Dear Paddlesport Community, help us #SaveOutdoorEd 

Many of you will probably have had your first taste of kayaking or canoeing at an outdoor education centre with school, at a summer camp or with organisations such as the Scouts or Cadets. Indeed, you’ll never forget the late night dormitory giggles, writing postcards home, the skirmish for the hot showers or the smell of festering wetsuits in the drying room! Right now though, outdoor education centres across the UK are facing permanent closure due to COVID-19 restrictions on overnight visits and sporting activities. This article scratches the surface of the outcomes of outdoor education for young people with the insights of professionals from around the UK and concludes with some suggestions on how you can kindly help the fight to #SaveOutdoorEd.

Little imaginations running wild in the snowy Lake District. Did someone see a yeti!?

Since March, there has been no outdoor education residentials in the UK, with tens of thousands of children missing out on the opportunity to experience activities such as canoeing, rock climbing, archery, gorge walking, mountaineering and sailing, all whilst living away from home. Other adventures whilst on residential may include trying new food, helping with chores, cleaning boots and making a bed (this one’s often particularly traumatic!). Behind the activities, there is a whole range of benefits and developmental skills to be gained, most of which cannot be fully exercised in a classroom: problem solving in ‘real’ situations, developing resilience to new and challenging situations, following a routine or instructions, identifying and mitigating hazards and risks, environmental awareness, self-confidence and self-esteem, physical activity, communication skills, teamworking, timekeeping, independent living, resolving conflict, raising aspirations… the list goes on!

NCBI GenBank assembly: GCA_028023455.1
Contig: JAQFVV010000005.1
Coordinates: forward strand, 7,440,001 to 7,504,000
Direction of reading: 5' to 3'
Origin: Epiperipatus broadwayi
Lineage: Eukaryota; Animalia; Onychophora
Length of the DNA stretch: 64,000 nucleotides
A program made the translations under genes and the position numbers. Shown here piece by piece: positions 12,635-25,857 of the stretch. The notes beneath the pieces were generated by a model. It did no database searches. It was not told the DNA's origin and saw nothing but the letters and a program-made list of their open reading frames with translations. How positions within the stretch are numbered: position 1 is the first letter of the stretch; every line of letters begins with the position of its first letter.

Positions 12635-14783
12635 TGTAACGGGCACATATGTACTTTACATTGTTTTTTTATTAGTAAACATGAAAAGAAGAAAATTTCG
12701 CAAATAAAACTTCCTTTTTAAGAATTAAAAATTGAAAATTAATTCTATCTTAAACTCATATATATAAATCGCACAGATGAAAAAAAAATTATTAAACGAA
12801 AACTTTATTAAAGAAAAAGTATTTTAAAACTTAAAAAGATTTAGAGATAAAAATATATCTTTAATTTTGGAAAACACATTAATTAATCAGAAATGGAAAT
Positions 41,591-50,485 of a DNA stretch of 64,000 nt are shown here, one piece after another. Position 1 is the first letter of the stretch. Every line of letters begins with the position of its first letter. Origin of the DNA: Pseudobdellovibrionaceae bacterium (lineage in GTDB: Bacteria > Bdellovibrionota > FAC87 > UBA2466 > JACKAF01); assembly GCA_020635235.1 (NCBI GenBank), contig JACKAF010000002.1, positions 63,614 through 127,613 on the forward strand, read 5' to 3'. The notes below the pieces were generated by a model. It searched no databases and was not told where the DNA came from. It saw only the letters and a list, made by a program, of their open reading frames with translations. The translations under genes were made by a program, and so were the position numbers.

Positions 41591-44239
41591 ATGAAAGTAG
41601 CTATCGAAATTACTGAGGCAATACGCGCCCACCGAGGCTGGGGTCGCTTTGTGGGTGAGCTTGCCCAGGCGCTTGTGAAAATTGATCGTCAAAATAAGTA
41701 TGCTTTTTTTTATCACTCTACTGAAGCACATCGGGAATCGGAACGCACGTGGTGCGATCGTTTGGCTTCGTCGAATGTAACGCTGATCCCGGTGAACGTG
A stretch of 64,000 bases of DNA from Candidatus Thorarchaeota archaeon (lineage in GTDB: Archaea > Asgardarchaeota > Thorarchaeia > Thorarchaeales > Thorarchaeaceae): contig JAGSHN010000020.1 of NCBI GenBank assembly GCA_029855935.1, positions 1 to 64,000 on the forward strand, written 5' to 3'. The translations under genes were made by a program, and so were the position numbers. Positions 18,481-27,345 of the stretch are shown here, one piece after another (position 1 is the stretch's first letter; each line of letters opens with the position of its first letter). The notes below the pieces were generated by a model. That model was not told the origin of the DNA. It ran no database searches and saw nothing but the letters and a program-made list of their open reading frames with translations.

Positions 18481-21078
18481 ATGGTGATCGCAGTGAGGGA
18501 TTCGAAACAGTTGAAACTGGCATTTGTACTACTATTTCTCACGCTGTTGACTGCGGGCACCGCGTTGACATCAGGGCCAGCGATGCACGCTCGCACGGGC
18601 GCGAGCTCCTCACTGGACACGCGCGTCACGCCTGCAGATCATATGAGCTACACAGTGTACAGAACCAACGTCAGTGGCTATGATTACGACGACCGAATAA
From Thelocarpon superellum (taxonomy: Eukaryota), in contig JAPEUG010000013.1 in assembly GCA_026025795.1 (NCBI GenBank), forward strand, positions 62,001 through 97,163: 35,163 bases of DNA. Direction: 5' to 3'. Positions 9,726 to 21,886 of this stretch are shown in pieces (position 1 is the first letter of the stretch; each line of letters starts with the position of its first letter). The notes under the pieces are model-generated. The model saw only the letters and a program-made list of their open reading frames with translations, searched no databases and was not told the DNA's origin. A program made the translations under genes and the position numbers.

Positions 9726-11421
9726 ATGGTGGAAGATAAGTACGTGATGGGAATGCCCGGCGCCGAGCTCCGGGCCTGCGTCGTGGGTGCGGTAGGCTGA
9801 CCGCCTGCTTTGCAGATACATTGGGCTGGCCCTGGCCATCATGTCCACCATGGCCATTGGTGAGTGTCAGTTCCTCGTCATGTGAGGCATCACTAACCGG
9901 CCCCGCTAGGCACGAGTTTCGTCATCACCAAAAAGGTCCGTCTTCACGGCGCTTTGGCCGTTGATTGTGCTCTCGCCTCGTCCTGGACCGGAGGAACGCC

Stepping back in time in an outdoor classroom, adventure going hand-in-hand with the school curriculum.

Countless times, a teacher has said to me, “I’m amazed at them”, “They’re a different child” or “I didn’t expect them to do so well”. I’ve also heard of children being unable to talk about anything else but their school trip for weeks, if not months afterwards! I still fondly reminisce about the annual school residential at Howtown OEC, ski trips to Italy and completing the Duke of Edinburgh’s Award expeditions. I certainly remember more from these than any day in the classroom. I asked a range of outdoor professionals, “why is outdoor education so important?” From the range of answers, one thing is clear – outdoor education is a valuable asset to the development of young people. We cannot lose it.

It’s a crucial opportunity for children to thrive outside of their normal environment. For kids that do well at school we hope it might introduce them to a new sport or hobby, but for those who aren’t thriving in the classroom it can be a golden opportunity to learn and be successful in a place that they fit really well in to.”

Will Sheaff, Wilderness Development